Please introduce your band members by describing the others, not yourself.

Shawna: Brooks plays guitar and loves cut off jean shorts. Nancy plays guitar and puts on makeup.  Evan plays drums with his beard. Sue is a ginger but we accept her as one of our own.

How did you find together as a band?

We call Baltimore “Smalltimore” – we all knew each other and prioritized finding people who could play this style of music but also cared about feminism.

Since we are a vegan straight edge feminist zine, what are your attitudes on those three topics?

We respect them! We’re obviously feminist, a few of us are vegan, but none of us are straight edge, just to be super honest about it. But we are totally into people doing what is best for them, especially if it is more environmentally responsible, or helps you become your best self.

You are labelled as a feminist band – which kind of feminism is yours?

INTERSECTIONAL and always trying to do better.

Which of your lyrics are your favorite, i.e. most meaningful to you personally – and why?

Well, every issue we address in our songs means something to me or the band, so it’s difficult to pick a favorite. I was really happy how the lyrics for “Swagger” came together. It’s a fun song to sing.

I love all of your lyrics for their strong, graphic presence, I especially want to talk to you about „Meathead“:

I’ve given all the blood I can spare
It’s coming out my cunt, running down my hair
But these last few pints are mine
Proof that I lived at one time
Faultable Female Form
Even objects get mad.
Done up like a painted bird
It’s a self-imposed Stockholm Syndrome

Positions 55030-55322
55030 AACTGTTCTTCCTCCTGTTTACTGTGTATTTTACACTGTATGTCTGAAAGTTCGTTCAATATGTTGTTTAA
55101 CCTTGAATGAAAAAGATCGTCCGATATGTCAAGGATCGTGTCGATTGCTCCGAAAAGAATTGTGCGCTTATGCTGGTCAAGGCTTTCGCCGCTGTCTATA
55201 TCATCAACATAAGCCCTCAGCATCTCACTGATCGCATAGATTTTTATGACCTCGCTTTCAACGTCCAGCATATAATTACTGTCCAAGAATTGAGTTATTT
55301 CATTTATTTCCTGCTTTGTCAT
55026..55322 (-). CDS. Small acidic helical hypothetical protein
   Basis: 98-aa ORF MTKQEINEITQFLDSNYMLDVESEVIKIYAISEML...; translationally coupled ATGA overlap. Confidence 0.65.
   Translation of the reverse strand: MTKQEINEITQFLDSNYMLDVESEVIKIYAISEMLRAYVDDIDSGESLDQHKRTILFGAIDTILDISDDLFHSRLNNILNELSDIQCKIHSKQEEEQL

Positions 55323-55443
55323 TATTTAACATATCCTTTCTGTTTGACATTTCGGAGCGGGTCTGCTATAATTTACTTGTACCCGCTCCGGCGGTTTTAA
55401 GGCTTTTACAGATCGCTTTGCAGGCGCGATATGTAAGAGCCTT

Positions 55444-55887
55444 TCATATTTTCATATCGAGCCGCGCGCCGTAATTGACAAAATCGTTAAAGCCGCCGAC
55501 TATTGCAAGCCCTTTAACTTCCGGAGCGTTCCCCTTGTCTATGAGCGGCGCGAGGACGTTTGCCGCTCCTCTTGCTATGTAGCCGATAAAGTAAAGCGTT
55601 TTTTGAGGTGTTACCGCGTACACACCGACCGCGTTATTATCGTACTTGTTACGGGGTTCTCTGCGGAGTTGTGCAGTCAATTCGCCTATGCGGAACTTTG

And when I apply my fave lipstick is it for me or for your dick?
He didn’t want me to want it, but to convince me I needed it.
He is Bob, eager for fun; he wears a smile, everybody run

Even objects go mad
I know what I want, I know what I need
And you say faultable, but I say there’s nothing wrong with me

– is this dealing with the subject of abusive relationships and questioning male dominance in them?

You know, I have no problem letting people take what they want/need out of lyrics. Especially because a lot of the time, my lyrics are about more than one thing and I just try to make it sound cohesive. That is not the original intent of these lyrics, though. It’s still about control over female sexuality, but the suppression of it, or a lack of recognition. Really, it’s about a woman wanting to be sexually active and a potential partner not being interested in her sexually unless he has to “convince” her. Like the fact that she is interested in sex is a turn off for him – which is ludicrous!

Studies show, most women who are killed violently, everywhere on the globe, are killed by their (ex)partners, husbands, brothers, the men in their lives. How can life for women everywhere become more secure?

Well we just need to make the facts more obvious to the world, and stop pretending there is a stranger in an alley waiting to attack us. Once we deal with the fact that the people we know are most likely to harm us, then we can talk about why that is…why aren’t women and girls valued? How can we give them more respect, more humanity? In the meantime, everyone should read up on how to best be an ally to people going through intimate partner violence, because the “right” things to do aren’t always so obvious.

You have a song called YouTube Comments, where you recite comments users made on your own music, I suppose. I have taken on the habit of not reading any comment sections anymore because they are filled with violent hate speeches towards every marginalised group one can think of. Why do you think is social media such a magnet for these kind of people?